Euro money market rate at record high as ECB loans flood banks with liquidity


AMSTERDAM, Oct. 1 (Reuters) – A key euro area money market rate fell to an all-time high on Thursday, after higher-than-expected use of cheap European Central Bank loans boosted liquidity sharply in the banking sector.

The ESTR, an overnight lending rate compiled by the ECB, fell 1.4 basis points to minus 0.57%, its lowest level since the rate was launched in October last year .

It was also the second largest daily rate drop on record.

Eurozone banks borrowed 174.5 billion euros in the ECB’s last long-term targeted refinancing operations (TLTRO) allocation last Thursday, well above market expectations.

The loans were settled on Wednesday, pushing excess liquidity – the amount of commercial bank deposits held at the ECB after taking into account reserve requirements – above 3 trillion euros.

“Banks are overflowing with more liquidity than before, after the TLTRO was awarded,” said Antoine Bouvet, senior rate strategist at ING in London.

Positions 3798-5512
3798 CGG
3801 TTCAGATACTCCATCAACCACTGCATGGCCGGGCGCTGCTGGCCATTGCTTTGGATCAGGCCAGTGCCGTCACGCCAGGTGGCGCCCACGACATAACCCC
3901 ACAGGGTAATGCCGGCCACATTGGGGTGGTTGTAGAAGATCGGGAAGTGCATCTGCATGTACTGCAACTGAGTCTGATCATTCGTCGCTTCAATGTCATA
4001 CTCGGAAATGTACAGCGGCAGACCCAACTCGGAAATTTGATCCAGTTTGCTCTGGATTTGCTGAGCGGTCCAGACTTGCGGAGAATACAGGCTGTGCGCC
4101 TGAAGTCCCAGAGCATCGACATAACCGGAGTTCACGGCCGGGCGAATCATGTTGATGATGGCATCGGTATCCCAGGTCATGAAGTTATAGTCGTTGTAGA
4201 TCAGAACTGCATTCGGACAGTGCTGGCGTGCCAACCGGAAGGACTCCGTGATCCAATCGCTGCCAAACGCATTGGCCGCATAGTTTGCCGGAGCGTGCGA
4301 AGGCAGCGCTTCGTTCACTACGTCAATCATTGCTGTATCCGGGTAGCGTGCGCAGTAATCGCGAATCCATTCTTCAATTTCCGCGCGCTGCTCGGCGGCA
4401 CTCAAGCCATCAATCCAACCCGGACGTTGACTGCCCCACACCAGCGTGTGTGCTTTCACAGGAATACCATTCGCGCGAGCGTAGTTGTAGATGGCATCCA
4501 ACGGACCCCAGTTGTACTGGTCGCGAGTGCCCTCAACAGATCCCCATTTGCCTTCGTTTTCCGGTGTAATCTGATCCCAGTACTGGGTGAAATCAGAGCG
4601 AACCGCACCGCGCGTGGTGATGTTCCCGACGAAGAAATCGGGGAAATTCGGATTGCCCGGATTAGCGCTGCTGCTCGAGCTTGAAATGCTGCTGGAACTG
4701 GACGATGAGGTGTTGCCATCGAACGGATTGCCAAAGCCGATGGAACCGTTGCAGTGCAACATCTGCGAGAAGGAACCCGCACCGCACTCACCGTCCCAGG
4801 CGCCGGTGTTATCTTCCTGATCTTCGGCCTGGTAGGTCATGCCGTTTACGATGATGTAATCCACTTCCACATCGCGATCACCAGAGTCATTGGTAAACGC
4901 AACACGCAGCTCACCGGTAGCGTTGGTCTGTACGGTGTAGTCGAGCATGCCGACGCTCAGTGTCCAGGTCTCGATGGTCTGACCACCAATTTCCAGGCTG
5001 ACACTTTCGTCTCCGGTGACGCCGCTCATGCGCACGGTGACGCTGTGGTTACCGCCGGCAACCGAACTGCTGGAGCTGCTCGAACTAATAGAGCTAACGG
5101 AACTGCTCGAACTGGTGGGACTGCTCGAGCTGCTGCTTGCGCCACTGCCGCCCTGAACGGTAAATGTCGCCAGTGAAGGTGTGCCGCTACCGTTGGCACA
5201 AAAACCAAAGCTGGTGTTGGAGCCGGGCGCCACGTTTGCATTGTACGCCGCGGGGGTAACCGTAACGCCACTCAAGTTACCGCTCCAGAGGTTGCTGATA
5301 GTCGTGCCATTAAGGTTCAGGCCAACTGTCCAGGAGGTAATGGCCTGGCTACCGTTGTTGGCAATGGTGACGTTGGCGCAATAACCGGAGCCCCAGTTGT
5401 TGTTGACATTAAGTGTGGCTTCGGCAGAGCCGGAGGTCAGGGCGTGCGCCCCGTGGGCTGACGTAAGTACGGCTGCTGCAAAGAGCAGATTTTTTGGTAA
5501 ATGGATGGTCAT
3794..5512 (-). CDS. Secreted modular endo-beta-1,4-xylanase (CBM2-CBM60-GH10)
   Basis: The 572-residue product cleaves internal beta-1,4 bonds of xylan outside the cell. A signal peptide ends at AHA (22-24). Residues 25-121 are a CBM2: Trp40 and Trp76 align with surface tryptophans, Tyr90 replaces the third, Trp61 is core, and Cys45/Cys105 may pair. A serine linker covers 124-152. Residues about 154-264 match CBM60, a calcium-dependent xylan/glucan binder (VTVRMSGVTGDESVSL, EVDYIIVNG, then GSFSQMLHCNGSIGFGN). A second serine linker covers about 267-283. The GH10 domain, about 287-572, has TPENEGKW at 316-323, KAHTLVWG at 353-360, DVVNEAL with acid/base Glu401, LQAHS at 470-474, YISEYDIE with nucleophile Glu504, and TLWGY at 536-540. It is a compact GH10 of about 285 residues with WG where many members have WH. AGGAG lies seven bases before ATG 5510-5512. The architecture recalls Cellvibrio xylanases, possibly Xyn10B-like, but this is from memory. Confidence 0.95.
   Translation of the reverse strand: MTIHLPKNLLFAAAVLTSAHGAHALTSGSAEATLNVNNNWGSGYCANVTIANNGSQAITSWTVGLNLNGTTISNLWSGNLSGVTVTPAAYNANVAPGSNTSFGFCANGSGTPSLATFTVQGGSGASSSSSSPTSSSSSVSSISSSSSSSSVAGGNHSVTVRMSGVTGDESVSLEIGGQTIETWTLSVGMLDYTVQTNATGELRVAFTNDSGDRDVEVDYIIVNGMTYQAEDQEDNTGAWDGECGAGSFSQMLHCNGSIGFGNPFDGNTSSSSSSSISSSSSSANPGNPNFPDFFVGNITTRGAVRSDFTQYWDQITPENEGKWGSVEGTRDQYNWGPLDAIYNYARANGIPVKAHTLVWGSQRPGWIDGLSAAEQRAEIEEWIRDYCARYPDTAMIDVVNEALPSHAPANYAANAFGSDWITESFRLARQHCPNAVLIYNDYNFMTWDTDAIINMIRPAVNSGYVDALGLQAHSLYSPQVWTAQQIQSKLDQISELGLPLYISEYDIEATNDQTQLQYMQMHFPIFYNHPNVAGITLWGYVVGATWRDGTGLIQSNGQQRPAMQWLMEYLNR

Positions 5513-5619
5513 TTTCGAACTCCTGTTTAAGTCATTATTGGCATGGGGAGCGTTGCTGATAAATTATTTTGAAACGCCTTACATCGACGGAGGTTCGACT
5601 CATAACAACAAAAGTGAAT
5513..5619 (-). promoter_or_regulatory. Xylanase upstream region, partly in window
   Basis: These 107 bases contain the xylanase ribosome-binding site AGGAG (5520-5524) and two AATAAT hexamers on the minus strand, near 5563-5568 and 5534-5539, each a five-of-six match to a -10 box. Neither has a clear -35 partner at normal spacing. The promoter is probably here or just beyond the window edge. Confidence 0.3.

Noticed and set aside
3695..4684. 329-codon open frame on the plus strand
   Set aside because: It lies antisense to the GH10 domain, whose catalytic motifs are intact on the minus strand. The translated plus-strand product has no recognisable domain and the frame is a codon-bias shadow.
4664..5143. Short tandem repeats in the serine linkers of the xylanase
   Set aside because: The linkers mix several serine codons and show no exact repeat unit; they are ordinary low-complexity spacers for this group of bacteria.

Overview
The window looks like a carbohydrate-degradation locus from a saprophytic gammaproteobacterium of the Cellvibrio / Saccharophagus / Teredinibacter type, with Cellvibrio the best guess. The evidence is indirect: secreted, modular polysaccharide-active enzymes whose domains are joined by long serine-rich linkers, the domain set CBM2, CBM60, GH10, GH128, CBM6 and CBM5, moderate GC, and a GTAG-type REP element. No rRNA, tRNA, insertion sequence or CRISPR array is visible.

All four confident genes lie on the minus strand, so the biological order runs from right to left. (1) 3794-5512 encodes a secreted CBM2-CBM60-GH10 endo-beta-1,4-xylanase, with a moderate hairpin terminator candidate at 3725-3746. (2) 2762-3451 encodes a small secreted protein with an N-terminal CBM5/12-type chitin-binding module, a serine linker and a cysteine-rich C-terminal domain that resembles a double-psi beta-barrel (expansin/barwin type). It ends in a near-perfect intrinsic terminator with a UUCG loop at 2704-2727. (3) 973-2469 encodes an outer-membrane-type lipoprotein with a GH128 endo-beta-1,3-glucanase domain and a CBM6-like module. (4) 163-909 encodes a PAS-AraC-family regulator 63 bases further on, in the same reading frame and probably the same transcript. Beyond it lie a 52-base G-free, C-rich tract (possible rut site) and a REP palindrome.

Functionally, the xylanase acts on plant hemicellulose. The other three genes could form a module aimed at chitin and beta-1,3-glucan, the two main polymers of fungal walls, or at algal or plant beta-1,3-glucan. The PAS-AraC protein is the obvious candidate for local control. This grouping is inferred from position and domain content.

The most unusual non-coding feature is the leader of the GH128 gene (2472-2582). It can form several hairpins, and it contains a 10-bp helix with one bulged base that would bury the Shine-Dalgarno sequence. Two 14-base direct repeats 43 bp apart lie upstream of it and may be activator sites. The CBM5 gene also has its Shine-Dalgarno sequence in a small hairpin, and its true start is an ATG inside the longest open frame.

“So that’s an extra amount of excess cash on balance sheets, making them more reluctant to get even more cash on the balance sheet. “

The bloc’s level of liquidity in the banking system has meant that banks have little reason to borrow from each other, pushing various money market rates to record highs recently.

Analysts said banks’ reluctance to add deposits to their balance sheets at the end of the quarter may also have pushed the rate down.

The ESTR also fell on the last day of the second trimester, but less than Thursday.

Based on actual money market transactions rather than quotes provided by banks, the ESTR is less likely to be rigged and will eventually replace the EONIA, the overnight average of the euro index. .

Reporting by Yoruk Bahceli Editing by Sujata Rao and Frances Kerry


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